Hollywood Homicide is a fun cozy mystery. Day gets the murderer wrong so many times it’s just hilarious. There’s a lot of humor and a side story I want to know how it turns out that clearly will continue in the subsequent books in the series. It’s a quick read and a great little mind vacation. I recommend it to anyone who likes cozy mysteries.

4 (out of 5) Stars
Books Read in 2022: 22
Pages Read in 2022: 7864
Graphic Novels: 1

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Filed under Cozy Mystery, Reason: We Be Book'N

The Hidden Oracle by Rick Riordan

The Hidden Oracle by Rick Riordan

The first book of the Trials of Apollo series, The Hidden Oracle is filled with the humor we expect from Rick Riordan’s books. He masterfully weaves mythology into the present day. There was an awful twist in there I totally didn’t see coming, but it all worked out in the end, mostly. I recommend this book to middle schoolers and up who like mythology.

4 (out of 5) Stars
Books Read in 2022: 20
Pages Read in 2022: 7278
Graphic Novels: 1

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Filed under Middle Grades, Reason: LitHub Bingo, Reason: We Be Book'N

Night Without End by DP Fitzsimons

Night Without End by DP Fitzsimons

I read the first book in this series a few years ago so it was a bit hard to get up to speed reading this second one. The author didn’t really go over what happened previously much at all (mostly just hints through dialogue) so until about a quarter or so through I was struggling to remember and a little bit lost. The fact the “trick” happened basically the same way twice to both ships was kind of annoying, but then I guess if it worked once they figured it would work again. There was a bit too much graphic violence for my tastes. Overall, though, I enjoyed the book (even if the cover really freaks me out). I cared deeply about the characters and wanted to keep reading to find out whether they get infected or eaten or not and whether any of them would survive to get to New Earth (I guess since there are more books in the series I assumed some would but I wanted to know which ones it would be). I recommend this book to anyone who enjoys young adult sci-fi or dystopian.

4 (out of 5) Stars
Books Read in 2022: 16
Pages Read in 2022: 6090

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Filed under Dystopian, Reason: LitHub Bingo, Reason: We Be Book'N, Science Fiction, Young Adult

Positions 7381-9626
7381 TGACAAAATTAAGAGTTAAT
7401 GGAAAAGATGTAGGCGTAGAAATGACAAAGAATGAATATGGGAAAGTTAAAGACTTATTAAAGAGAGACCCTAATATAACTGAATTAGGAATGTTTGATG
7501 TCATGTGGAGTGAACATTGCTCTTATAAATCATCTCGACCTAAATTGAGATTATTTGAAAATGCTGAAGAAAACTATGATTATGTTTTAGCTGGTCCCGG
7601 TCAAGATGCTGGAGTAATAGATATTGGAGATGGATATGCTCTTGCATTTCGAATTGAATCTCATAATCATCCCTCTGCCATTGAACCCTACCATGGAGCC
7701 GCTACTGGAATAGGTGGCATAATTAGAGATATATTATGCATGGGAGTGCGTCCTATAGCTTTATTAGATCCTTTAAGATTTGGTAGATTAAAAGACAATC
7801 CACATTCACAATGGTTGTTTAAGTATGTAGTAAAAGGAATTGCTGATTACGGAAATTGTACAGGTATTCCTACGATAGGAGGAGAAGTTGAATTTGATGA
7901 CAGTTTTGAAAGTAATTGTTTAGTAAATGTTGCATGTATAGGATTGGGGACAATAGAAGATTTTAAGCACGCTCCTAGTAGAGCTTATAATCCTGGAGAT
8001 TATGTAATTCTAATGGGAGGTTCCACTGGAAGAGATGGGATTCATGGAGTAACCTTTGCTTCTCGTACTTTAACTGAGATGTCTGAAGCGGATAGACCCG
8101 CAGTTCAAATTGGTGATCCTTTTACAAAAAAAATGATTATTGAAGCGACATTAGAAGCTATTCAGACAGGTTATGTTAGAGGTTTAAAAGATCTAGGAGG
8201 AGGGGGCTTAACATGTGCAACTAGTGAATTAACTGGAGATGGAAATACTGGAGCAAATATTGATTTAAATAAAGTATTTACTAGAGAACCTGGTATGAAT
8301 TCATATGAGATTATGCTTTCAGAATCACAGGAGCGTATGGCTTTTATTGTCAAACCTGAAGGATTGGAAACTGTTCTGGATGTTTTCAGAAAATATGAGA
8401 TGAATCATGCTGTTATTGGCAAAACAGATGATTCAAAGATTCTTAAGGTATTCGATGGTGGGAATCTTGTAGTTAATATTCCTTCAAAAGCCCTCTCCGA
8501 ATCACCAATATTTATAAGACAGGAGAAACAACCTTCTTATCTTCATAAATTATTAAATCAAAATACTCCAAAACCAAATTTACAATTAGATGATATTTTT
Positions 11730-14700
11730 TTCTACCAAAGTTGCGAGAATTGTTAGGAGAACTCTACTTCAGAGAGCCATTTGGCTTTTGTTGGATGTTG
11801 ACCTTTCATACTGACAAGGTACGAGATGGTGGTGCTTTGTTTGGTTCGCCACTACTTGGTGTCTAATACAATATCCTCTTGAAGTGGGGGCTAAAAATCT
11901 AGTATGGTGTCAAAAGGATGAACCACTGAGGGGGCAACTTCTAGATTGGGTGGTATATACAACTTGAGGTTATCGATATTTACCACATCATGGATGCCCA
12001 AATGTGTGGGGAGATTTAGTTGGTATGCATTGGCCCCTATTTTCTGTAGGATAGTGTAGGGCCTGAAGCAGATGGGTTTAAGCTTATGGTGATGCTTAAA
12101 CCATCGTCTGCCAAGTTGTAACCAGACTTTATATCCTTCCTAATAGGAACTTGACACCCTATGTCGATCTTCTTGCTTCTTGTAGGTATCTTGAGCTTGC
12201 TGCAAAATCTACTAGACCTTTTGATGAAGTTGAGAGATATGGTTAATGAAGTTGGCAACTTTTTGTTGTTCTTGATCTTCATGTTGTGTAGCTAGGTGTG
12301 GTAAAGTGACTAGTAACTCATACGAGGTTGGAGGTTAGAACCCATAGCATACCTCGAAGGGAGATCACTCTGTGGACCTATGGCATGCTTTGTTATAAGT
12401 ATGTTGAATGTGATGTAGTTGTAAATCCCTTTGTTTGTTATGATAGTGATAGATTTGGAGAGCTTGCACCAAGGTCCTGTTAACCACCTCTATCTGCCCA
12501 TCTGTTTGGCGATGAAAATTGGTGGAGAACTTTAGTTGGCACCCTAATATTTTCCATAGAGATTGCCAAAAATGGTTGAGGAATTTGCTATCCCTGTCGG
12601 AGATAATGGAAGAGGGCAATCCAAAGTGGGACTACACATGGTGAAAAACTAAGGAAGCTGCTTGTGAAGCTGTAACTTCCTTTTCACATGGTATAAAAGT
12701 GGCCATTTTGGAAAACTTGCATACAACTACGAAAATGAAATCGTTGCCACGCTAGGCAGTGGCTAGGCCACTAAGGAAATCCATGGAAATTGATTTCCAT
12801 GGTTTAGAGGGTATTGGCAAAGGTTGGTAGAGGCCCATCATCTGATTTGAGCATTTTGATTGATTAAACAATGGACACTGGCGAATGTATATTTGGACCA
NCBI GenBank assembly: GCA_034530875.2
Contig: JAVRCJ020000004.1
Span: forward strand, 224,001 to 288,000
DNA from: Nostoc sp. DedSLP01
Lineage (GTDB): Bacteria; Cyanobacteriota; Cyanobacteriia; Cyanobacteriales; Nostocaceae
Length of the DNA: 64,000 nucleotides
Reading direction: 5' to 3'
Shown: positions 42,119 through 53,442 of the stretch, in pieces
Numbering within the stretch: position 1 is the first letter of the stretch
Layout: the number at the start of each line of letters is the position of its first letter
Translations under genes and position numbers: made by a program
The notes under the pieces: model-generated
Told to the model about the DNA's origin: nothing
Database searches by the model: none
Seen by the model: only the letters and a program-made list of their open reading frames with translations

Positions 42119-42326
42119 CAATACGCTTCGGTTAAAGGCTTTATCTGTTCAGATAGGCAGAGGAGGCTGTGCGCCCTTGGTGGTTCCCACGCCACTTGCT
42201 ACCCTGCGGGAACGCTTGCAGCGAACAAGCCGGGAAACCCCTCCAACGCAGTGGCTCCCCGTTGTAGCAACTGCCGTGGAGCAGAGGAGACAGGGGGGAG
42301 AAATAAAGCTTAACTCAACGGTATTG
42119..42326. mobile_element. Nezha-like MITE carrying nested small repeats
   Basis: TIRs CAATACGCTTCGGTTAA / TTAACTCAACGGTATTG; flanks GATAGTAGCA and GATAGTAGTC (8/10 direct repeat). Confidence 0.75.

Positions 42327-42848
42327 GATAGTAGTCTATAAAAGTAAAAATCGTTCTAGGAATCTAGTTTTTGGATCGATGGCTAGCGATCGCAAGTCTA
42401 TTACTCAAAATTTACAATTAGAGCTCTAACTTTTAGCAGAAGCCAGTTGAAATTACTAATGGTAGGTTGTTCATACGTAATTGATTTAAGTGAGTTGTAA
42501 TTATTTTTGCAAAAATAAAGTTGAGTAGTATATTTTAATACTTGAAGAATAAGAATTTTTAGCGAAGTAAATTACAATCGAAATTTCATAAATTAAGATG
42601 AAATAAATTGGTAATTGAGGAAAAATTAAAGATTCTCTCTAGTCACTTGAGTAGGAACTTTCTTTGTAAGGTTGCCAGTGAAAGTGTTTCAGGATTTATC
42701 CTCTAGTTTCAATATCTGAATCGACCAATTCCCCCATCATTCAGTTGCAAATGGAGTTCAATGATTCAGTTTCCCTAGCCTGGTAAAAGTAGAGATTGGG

The Obelisk Gate by NK Jemisin

The Obelisk Gate by NK Jemisin

The Obelisk Gate is the second book in the Broken Earth series and, like the first book, I spent the majority of this one completely confused about what was going on. It would seem that that would make the book not very enjoyable, but it’s actually pretty great. Hoa is continuing to tell the story to “you” (the book is written to Essun, the main character, which is a very interesting and effective writing style choice). In this book you get to know Essun’s daughter Nassun better and it turns out she’s pretty awesome (and powerful) and it is quite interesting watching her come into and start to understand what she can do. I hope I am less confused by the third book, but even if I’m not I am sure it will be a good book, too. I recommend The Obelisk Gate to people who enjoyed the first book in the series.

4 (out of 5) Stars
Books Read in 2022: 8
Pages Read in 2022: 2784

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Filed under Dystopian, Reason: LitHub Bingo, Reason: Mind Voyages, Reason: We Be Book'N, Science Fiction

Take a Load Off, Mona Jamborski

Take a Load Off, Mona Jamborski by Joanna Franklin Bell

The beginning of the book, where Mona is explaining she just decided three years ago not to leave her house anymore because of her extremely high weight, is pretty heartbreaking, especially since there are people out there in her very situation. The development of her relationship with Moises and then with Hallie is fun and unique, particularly due to the wide age gap between them. While the book did address some of the mental health and self-esteem issues Mona experienced, I don’t think it went into them enough as it seemed like Mona had her breakthrough and healing way too easily. Pointing out that she knew the “rules” of eating healthy already and knew that she was morbidly obese because she disregarded those rules is pretty spot on, however. I liked the conversational (and sometimes a little bit combative which seemed just right for the character) tone. The book is written by Mona to the reader. I recommend this book to people who enjoy women’s fiction, especially those who have struggled with their weight.

4 (out of 5) Stars
Books Read in 2022: 2
Pages Read in 2022: 493

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Filed under Realistic Fiction, Reason: LitHub Bingo, Reason: We Be Book'N